J.P. Kallio’s Musician Quick Tips Pt. 5
by J.P. Kallio
I’m back with segment 5 of my musician quick tips. In my nearly two decades as a full time musician I have learned a thing or two about this business. I also have become very fast at assessing what works and what does not when it comes to promoting, recording and performing your music.
These quick tips are simple actions that you can put to use straight away.
Make yourself worth managing
Here’s a one hard fact that most new artists seem to refuse to believe. I personally wish I would have taken this seriously my self earlier. So here it is, take it or leave it.
Most new artists are hoping to find a manager, who could take them to the “next level”. The fact is, managers need to make money. And if you are not already making money by playing live, selling your self-produced album, the manager has nothing to make money from.
This took me long time to accept. But once I did, and started working on advancing my career instead trying to find someone to do it for me, things started happening. Make yourself worth managing.
Tell your story. This again took me a long time to understand, so I want you to be thinking this as early as possible. Your story is the most powerful tool you will ever have. So figure out your story. Write it down. Who you are as a musician and how did you get here? Your story will be the basis of your brand as an artist. Your story will be the thing people will associate with.
Never under-estimate the power of a good story. By telling my story first, people relate better not only to me, but my songs as well. And obviously you should be telling stories in your songs as well.
If you are banking on your music being the only thing that connect you with people, you are set for a very long road, that probably will get you nowhere. So start telling your story.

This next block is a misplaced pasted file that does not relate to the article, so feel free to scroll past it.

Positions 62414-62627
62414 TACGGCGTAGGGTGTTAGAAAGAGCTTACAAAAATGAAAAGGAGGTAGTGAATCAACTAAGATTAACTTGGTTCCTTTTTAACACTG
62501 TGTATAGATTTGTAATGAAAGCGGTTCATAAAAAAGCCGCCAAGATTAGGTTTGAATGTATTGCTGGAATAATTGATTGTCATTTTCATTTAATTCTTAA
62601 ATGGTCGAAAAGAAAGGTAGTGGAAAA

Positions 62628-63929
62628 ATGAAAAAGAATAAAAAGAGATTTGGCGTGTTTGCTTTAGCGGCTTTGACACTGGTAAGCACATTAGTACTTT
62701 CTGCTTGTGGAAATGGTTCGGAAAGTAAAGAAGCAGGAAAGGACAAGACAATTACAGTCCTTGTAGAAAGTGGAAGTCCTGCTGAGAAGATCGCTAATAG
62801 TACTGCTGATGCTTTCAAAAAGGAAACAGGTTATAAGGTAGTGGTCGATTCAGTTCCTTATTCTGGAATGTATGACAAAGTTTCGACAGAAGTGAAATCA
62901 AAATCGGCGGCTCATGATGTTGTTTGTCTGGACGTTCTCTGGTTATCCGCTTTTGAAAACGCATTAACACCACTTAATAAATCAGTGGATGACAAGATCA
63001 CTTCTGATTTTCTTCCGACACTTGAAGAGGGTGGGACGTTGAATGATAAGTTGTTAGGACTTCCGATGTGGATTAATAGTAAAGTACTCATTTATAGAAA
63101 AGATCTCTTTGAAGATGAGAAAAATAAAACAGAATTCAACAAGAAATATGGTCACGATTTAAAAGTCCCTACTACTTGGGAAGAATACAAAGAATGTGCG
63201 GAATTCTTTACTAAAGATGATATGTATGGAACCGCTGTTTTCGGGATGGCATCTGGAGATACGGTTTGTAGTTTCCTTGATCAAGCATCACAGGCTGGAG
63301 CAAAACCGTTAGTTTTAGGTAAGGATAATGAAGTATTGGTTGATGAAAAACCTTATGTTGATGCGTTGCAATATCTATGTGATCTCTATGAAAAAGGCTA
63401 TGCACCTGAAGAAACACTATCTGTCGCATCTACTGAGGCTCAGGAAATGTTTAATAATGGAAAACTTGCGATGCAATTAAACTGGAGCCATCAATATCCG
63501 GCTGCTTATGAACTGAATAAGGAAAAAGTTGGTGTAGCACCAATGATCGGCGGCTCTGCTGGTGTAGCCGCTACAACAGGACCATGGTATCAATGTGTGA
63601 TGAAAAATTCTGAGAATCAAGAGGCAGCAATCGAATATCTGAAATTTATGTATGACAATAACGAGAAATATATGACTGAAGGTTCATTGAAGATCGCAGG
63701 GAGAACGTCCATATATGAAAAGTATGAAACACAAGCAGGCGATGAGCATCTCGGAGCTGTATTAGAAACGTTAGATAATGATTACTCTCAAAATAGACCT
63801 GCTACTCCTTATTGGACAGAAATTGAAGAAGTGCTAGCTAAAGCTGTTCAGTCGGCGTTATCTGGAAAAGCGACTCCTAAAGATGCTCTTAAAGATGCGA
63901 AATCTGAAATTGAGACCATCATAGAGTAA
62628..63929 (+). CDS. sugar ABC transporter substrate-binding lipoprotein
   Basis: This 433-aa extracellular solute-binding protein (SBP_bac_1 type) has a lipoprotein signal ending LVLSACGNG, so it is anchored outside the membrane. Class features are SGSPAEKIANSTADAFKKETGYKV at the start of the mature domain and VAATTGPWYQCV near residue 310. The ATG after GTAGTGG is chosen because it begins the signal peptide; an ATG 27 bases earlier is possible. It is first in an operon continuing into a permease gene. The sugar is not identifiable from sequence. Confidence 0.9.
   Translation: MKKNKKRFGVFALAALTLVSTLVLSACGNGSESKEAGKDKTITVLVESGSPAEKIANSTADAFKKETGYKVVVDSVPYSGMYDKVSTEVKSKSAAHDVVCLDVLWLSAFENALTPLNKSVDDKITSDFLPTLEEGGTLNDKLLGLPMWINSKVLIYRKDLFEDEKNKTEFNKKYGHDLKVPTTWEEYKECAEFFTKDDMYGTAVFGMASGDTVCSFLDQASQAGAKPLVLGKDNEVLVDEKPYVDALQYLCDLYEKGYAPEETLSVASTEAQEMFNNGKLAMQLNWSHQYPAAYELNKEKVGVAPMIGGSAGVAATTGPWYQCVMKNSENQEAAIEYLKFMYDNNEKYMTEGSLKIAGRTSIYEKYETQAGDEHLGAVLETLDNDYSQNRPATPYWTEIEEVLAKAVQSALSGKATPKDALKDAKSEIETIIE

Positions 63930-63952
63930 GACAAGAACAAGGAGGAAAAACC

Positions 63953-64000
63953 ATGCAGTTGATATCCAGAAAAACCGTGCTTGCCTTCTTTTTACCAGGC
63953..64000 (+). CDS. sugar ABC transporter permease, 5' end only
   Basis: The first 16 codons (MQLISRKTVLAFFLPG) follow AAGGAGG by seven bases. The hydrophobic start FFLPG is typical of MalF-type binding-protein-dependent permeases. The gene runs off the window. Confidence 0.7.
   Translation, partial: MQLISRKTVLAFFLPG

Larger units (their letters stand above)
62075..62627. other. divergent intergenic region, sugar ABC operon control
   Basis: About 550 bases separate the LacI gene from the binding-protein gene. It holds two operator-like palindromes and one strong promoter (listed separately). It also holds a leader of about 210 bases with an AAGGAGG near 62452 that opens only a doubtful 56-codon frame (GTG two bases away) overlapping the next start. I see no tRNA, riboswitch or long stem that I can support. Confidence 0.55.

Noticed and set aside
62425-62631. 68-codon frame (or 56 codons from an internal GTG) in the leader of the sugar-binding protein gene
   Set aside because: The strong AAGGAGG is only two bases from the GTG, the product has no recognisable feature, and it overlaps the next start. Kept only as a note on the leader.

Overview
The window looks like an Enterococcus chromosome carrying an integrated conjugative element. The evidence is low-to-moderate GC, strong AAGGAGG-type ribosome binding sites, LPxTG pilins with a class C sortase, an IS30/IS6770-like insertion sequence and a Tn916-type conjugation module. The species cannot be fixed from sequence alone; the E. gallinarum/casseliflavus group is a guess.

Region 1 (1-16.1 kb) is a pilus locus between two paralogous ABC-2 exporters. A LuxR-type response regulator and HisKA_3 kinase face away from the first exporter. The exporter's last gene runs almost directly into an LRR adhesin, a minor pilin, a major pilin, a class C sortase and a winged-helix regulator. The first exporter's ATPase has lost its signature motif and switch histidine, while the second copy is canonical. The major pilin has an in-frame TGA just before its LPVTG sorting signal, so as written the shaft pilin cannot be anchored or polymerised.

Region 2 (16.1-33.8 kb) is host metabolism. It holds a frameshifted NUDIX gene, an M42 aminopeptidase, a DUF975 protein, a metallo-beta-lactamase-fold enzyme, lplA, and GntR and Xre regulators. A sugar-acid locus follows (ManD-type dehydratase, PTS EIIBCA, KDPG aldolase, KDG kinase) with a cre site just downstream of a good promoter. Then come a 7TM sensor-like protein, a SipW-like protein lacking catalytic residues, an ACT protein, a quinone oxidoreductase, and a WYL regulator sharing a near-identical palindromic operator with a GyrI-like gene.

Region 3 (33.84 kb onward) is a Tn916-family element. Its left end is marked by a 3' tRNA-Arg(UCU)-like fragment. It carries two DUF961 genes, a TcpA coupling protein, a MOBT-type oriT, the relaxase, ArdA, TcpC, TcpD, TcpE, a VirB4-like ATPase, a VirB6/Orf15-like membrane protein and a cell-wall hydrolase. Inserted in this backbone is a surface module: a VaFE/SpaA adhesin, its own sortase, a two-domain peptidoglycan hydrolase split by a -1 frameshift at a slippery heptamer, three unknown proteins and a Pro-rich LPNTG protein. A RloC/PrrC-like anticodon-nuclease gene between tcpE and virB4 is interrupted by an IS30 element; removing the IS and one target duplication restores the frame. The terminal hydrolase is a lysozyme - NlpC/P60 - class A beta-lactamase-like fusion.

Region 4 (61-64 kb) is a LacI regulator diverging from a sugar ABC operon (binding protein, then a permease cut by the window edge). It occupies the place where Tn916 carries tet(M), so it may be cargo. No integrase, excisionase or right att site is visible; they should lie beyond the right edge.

Here’s a quick tip I’ve tried few times now and it works a treat. If you use Facebook adds, I am sure you are familiar with boosted posts. When you set them up it takes some time for them to be approved and then actually start delivering. But what if you would like them to deliver quicker and at a specific time? Try this:
Set up your post as usual, but do this ahead of time. The best result I got when I did this 12 hours in advance. Set up boost for the post as usual, but as soon as you have done it, pause the boost. It will ask if you are sure you want to do this, just go ahead with it. Then at your desired time (12 hours later works a treat) continue the boost and Facebook will deliver a lump of the boost in a matter of a minutes.
I have only used this for blog posts, but I could imagine this being a good way to get some extra views on your new video, or other music link. Also if you know the time most of your followers are online or “active”, you could time your show announcement according to this.
Twitter is just after introducing a group messaging. You can message up to 20 people at the same time, and no one else will see this. You can make powerful use of this in promotion. For example you could make a promotional group of avid fans who would help you promote new video, or an event. You could also have your band on a one message. This could save you time and money on text messages, while organising rehearsals, promotion or events. The possibilities are endless.
It is pretty straightforward to operate. You just go to write a direct message, but you can add more people on to the “Enter a name” box. As I mentioned above, at the moment it is up to 20 people. And it works as a direct message, so only people who are included in the message can see it.
Let’s face it, we are all bit dubious of change in our favourite social media sites. But I believe this a good addition to Twitters simple, but powerful set of tools.
J.P. Kallio is a singer-songwriter